Helen Keller Birthplace “Ivy Green”

Dublin Core


Helen Keller Birthplace “Ivy Green”


Helen Keller; Ivy Green; Tuscumbia; Colbert Count; Alabama; Historic Towns; Museums; Anne Sullivan


The Helen Keller Birthplace, known as Ivy Green is the original home and grounds of Helen Keller's family. The home was built in 1820. It is a modest, white clapboard, Southern style home of Virginia cottage construction. There are four large rooms on the first floor with three small rooms upstairs separated by a hall. The grounds include the cottage where Anne Sullivan lived with Helen, a kitchen, a nineteenth century log cabin, and the original water pump where Helen had her first breakthrough and signed the word water at age six.

Helen Keller was born a normal child, but at the age of 19 months she became sick and was left blind and deaf. At the age of 6, Helen was taken to Dr. Alexander Graham Bell. Through Bell, Helen met Anne Sullivan, who had taught at the Perkins School for the Blind. After the breakthrough at the water pump, Helen learned rapidly. By the age of 10, Helen had mastered Braille, the manual alphabet, and had learned how to use a typewriter. By the age of 16 Helen could speak well enough to get herself into college. In 1904 she graduated from Radcliffe College with honors.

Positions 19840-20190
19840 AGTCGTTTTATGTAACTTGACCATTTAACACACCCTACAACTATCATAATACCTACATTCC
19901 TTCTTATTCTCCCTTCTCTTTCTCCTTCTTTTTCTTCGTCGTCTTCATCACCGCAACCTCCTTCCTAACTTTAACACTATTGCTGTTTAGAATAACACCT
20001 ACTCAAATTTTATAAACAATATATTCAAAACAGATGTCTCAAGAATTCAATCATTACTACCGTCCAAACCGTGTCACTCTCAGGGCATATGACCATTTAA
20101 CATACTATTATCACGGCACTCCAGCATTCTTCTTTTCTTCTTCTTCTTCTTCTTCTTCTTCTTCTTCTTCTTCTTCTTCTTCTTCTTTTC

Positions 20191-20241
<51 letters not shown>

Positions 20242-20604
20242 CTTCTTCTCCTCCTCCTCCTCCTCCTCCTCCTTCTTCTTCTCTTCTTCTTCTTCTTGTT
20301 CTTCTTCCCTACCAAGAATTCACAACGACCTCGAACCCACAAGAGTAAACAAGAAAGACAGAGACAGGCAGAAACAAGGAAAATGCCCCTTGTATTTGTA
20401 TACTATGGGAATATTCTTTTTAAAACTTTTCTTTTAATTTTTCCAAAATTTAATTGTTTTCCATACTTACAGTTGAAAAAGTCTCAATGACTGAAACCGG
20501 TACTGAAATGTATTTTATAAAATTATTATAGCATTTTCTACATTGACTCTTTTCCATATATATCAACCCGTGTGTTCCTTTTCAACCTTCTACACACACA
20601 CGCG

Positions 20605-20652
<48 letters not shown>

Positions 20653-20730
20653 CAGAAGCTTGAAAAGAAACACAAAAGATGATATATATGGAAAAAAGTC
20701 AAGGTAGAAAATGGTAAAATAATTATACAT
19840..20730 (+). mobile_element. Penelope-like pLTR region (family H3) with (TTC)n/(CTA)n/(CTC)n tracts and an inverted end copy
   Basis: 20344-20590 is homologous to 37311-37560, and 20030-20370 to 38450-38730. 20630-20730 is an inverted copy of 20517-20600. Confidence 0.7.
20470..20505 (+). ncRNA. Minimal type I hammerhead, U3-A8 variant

In 1954, the house and grounds were turned into a museum and was placed on the National Register of Historical Places.

Ivy Green is located at 300 North Commons Street in a quiet residential area just a few blocks from downtown Tuscumbia. Its hours of operation are Monday through Saturday, 8:300 a.m. - 4:00 p.m.


Jacob Grandstaff, University of North Alabama

Abigayle Peterson, University of North Alabama




Alabama Cultural Resource Survey


November 28, 2015